Statutes of limitations serve important public purposes. As the California Supreme Court has explained, statutes of limitations “promote the diligent assertion of claims, ensure defendants the opportunity to collect evidence while still fresh, and provide repose and protection from dilatory suits once excess time has passed.” Aryeh v. Canon Business Solutions, Inc., 55 Cal. 4th 1185, 1191 (2013). In California, claims for attorney malpractice are subject to a one-year statute of limitations. Code Civ. Proc. Section 340.6(a)(2).
But California’s one-year statute of limitations for attorney malpractice claims is itself subject to a significant limitation: Under the “continuous representation” rule, the statute of limitations begins to run only once the attorney no longer “continues to represent the plaintiff regarding the specific subject matter in which the alleged wrongful act or omission occurred.” Id. This rule advances important policy objectives in its own right. As the California Supreme Court explained in Beal Bank, SSB v. Arter & Hadden, LLP, 42 Cal. 4th 503, 511 (2007), the rule is meant to “avoid the disruption of the an attorney-client relationship by a lawsuit while enabling the attorney to correct or minimize error, and to prevent an attorney from defeating a malpractice cause of action by continuing to represent the client until the statutory period has expired.” In view of the importance of the continuous representation rule, it is critical for all parties to a malpractice suit (or impending malpractice litigation) to determine when an attorney’s representation of a client ends.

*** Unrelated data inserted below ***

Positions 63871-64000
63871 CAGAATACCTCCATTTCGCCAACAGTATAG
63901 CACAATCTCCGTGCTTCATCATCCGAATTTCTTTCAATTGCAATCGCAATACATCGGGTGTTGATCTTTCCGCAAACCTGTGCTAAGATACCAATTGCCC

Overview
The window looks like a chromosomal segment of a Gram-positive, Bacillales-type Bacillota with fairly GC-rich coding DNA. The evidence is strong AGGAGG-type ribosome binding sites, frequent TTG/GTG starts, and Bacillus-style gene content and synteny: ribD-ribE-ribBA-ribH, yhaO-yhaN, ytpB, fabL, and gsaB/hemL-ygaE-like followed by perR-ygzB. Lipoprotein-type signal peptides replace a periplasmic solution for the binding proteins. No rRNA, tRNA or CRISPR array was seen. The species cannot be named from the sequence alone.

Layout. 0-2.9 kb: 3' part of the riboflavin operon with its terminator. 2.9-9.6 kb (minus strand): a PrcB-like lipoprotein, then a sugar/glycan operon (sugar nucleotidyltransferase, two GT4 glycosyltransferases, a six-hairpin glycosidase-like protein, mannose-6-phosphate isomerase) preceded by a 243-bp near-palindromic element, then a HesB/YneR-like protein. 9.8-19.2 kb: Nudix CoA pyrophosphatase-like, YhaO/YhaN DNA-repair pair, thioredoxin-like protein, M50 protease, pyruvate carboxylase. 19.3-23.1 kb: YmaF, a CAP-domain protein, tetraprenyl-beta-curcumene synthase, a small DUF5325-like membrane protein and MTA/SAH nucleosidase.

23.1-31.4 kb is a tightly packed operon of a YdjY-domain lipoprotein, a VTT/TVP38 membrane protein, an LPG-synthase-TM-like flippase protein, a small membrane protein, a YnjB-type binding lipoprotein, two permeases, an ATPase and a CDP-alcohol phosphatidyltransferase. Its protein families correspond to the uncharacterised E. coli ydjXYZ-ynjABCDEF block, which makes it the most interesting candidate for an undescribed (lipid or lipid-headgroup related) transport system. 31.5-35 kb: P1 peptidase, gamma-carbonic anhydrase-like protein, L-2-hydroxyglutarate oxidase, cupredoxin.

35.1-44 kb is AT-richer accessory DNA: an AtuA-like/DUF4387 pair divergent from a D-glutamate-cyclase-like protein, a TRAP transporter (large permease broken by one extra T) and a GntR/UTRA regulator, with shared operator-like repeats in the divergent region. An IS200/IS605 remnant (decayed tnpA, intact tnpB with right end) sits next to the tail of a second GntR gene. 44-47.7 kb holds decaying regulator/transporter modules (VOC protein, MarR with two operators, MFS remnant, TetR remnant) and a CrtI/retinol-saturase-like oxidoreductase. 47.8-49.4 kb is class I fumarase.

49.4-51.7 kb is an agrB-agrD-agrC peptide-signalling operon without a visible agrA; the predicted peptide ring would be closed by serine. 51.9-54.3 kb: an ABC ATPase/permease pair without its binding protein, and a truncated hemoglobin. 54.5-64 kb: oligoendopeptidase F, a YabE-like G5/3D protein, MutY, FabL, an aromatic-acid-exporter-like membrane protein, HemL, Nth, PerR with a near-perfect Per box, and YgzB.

While the continuous representation rule is easily stated, it has proved difficult to apply in some circumstances. The boundaries of the attorney-client relationship can at times be nebulous, and parties to malpractice litigation often dispute when an attorney’s representation of a client actually ceased. The Legislature has provided little specific guidance in this area — “Code of Civil Procedure 340.6 does not expressly state a standard to determine when an attorney’s representation of a client regarding a specific subject matter continues or when the representation ends, and the legislative history does not explicitly address this question.” Gonzalez v. Kalu, 140 Cal. App. 4th 21, 28 (2006). This uncertainty has been exacerbated by an absence of recent case law applying the continuous representation rule.
This past year, different panels of the California Court of Appeal decided two significant continuous representation cases. In both of these cases, the appellate courts emphasized that determining when legal representation ends requires an objective analysis focusing on what a reasonable client would believe regarding his or her continued representation by a lawyer, as opposed to what a particular plaintiff may subjectively hope or believe in that regard. Because this objective inquiry presents a question of law, as opposed to a question of fact, these recent decisions illustrate that statute of limitations issues in attorney malpractice cases can often be resolved before trial (i.e., through a summary judgment motion). These decisions thus add certainty to attorney malpractice litigation and provide malpractice defendants with the opportunity to defeat such claims before incurring the cost and uncertainty of a trial.